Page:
The Columbian Exchange
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The Columbian Exchange
By Richard Scotti
European Conquest
Southern New Hampshire University
The Columbian Exchange was a period of cultural exchange between the “Old World” of the Europeans and the “New World” of Native Americans. This paper will discuss how the Columbian Exchange altered life for both parties and shaped the development of the New World politically, socially, culturally, and economically. There were drastic differences between the Europeans and the Native Americans, and when they began to live in close proximity, these differences provided the atmosphere for learning as well as disagreement. The Columbian Exchange would have a dramatic effect on relations between the settlers and the natives, and this would also spill over to relations between countries that would be formed in the New World and their European counterparts.

The Columbian Exchange was an important event in the development of the New World and can be defined as the exchanging of ideas, culture, food, politics, and social customs between the European settlers and the Native Americans. However, this exchange was more like a meeting of Eastern and Western culture, and this began after the voyage of Christopher Columbus in 1492. Once Columbus “discovered” the “New World”, as it was deemed, he saw the vast differences between the Natives he encountered and the culture he was familiar with in Europe. There were obvious differences such as the difference in appearance between the Natives, who were dark-skinned and wore little if any clothing, but more time would need to be spent to really explore the cultural, social, economic, and religious chasm that existed between the two groups and that is the focus of this paper. The differences between these groups and how those helped shape the relationship between the East and West both initially and in the years to follow is fascinating and one of the most important events in modern history.

I will begin with two areas that had a dramatic effect on the world at large after the Columbian Exchange: food and disease. Columbus discovered there were many different kinds of food in the New World, and these crops eventually made their way back to Europe and beyond. Many foods, such as “sweet potatoes, maize and cassava (also known as manioc) resulted in caloric and nutritional improvements” while “other crops such as tomatoes, cacao, and chili peppers complemented existing foods” . While food consumption, agriculture, and trade were all affected by the introduction of these and many more types of food from the West to the East, this was not a one way street. The Columbian Exchange of food also included “crops such as sugar, coffee, soybeans, oranges, and bananas” that were introduced to the West. These crops became staples of the economies of the West as they were mass produced in this new region for worldwide distribution. Over the course of time, the exchange of food items resulted in an increase in both production and trade, which benefitted both East and West, and made Western territories extremely valuable to the settlers. Trade would continue and help shape the world economy for centuries and coffee the second most traded commodity on the planet, just slightly behind crude oil.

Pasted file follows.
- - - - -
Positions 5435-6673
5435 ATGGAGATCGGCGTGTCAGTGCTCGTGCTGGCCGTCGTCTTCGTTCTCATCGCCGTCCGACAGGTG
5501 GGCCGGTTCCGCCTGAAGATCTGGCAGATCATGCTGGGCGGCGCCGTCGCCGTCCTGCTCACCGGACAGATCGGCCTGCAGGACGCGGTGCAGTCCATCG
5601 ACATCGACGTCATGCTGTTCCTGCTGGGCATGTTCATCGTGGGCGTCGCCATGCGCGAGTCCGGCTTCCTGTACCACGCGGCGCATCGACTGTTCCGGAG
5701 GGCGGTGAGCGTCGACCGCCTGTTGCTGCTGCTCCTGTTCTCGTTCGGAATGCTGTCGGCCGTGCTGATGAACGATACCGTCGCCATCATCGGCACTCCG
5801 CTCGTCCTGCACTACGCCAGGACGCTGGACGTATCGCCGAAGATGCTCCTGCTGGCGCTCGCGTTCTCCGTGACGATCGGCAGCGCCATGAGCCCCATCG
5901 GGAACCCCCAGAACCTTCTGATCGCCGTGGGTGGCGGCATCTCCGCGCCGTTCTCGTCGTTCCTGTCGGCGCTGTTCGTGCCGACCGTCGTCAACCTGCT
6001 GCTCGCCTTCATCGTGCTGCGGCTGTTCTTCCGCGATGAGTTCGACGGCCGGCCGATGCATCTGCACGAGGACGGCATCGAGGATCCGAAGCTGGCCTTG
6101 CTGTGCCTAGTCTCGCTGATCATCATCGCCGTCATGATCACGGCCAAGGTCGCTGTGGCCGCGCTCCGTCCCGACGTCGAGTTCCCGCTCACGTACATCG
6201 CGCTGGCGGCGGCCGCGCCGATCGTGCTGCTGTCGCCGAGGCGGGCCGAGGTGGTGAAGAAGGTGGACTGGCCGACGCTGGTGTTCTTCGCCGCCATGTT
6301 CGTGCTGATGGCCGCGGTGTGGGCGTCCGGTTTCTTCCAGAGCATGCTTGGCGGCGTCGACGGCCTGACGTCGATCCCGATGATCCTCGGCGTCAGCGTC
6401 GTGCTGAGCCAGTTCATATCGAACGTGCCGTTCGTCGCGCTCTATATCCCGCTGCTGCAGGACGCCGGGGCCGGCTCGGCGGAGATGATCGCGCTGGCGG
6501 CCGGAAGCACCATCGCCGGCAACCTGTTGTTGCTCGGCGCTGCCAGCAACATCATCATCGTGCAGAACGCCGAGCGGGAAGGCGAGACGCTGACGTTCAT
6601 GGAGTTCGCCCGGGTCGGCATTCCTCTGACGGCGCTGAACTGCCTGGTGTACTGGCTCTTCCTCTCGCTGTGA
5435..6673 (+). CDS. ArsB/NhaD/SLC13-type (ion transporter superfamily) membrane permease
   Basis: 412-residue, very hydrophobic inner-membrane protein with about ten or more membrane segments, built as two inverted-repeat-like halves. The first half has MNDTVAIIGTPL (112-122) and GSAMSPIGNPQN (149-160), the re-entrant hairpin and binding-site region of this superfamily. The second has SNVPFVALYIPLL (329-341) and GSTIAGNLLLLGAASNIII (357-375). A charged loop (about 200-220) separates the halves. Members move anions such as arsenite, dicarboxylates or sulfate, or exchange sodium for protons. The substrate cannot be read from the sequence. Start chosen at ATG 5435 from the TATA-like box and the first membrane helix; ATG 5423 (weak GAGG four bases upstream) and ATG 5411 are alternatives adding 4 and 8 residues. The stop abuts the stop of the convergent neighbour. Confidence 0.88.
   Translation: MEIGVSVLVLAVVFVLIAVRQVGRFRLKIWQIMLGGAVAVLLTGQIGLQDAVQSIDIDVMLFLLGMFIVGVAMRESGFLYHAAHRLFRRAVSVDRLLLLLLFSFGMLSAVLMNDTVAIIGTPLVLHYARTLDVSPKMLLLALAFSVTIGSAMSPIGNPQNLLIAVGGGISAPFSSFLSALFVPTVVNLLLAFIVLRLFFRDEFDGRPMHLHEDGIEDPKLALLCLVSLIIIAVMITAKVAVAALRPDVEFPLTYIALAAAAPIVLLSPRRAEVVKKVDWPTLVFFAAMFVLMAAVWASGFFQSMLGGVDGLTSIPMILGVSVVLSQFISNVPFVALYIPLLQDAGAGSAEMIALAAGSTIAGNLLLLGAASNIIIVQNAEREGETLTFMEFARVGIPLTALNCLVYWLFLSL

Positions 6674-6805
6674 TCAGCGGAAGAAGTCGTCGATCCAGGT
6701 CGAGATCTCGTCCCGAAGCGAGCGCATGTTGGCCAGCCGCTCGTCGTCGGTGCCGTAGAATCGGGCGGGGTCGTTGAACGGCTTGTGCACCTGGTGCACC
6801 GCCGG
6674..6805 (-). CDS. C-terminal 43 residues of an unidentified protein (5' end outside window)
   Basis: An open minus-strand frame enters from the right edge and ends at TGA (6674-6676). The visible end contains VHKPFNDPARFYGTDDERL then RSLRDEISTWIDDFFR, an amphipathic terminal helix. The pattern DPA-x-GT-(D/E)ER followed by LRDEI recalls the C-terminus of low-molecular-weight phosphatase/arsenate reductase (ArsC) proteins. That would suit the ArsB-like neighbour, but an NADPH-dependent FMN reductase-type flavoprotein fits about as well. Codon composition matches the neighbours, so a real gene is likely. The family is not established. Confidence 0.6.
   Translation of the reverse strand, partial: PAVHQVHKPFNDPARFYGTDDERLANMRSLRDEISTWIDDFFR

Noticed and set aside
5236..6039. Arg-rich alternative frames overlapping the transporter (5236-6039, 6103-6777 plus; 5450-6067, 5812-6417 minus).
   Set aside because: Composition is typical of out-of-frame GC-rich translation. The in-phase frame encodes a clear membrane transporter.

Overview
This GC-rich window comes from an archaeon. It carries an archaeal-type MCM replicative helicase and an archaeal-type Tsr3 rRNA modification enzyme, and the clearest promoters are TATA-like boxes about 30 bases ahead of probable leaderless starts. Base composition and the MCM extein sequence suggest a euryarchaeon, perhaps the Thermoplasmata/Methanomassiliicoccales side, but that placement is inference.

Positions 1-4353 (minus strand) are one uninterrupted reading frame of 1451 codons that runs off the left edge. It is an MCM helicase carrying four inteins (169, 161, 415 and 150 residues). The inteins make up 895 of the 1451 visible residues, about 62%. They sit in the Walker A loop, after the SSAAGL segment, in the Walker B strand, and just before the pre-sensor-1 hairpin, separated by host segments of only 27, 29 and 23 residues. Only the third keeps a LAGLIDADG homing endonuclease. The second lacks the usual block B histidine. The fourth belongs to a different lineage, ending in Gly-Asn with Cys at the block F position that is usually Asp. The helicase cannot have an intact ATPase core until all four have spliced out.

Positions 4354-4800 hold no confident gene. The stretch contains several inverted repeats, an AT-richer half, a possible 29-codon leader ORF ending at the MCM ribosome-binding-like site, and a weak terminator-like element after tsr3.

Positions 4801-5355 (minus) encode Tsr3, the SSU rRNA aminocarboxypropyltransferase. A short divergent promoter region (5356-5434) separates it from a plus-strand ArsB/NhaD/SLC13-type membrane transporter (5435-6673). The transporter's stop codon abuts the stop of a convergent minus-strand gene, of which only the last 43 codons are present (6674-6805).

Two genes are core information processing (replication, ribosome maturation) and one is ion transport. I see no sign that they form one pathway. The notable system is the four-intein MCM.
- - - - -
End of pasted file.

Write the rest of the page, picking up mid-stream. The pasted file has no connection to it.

Disease is another “product” that was exchanged during this period, and unfortunately this exchange had some dire consequences for both parties. The Europeans desire for travel and expansion led them to broaden their horizons, so to speak, but they also brought disease with them. “Small pox, malaria, measles, chicken pox, and influenza” were some of the diseases brought by Europeans to the New World, and because the Natives did not travel outside the Americas, their isolation led them to have great difficulty in fighting these diseases. “Syphilis, polio, hepatitis, and encephalitis” were some of the diseases that went from West to East. Since most of these diseases were communicable and passed through air or touch, it wasnt long before many were infected. The spreading of disease was especially hard on the Native Americans, who had never been exposed to these pathogens and therefore had no way to combat them. Disease weakened the Native population considerably, but epidemics such as the rapid spread of smallpox amongst Native Americans were not limited to the West. Venereal diseases such as syphilis grew to “epidemic proportions” in Europe, Russia, and Africa. The spread of disease is still a common problem to this very day. Diseases such as AIDS, SARS, and H1N1 have all recently been spread throughout the world in a similar manner.

Social and cultural exchange between East and West also had a dramatic effect on the shaping of the New World, and these cultures were very different. The Europeans were more “technologically advanced” than their Native American counterparts, especially in the areas of language (a written alphabet for example), weapons, and agriculture. The Europeans tried to educate the Natives and introduce them to the written word. The Natives did not have a written alphabet, and in turn did not recognize the written agreement. Natives used “blood oaths” rather than agreements and lacked a system of written laws for

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Columbian Exchange And Native Americans. (April 3, 2021). Retrieved from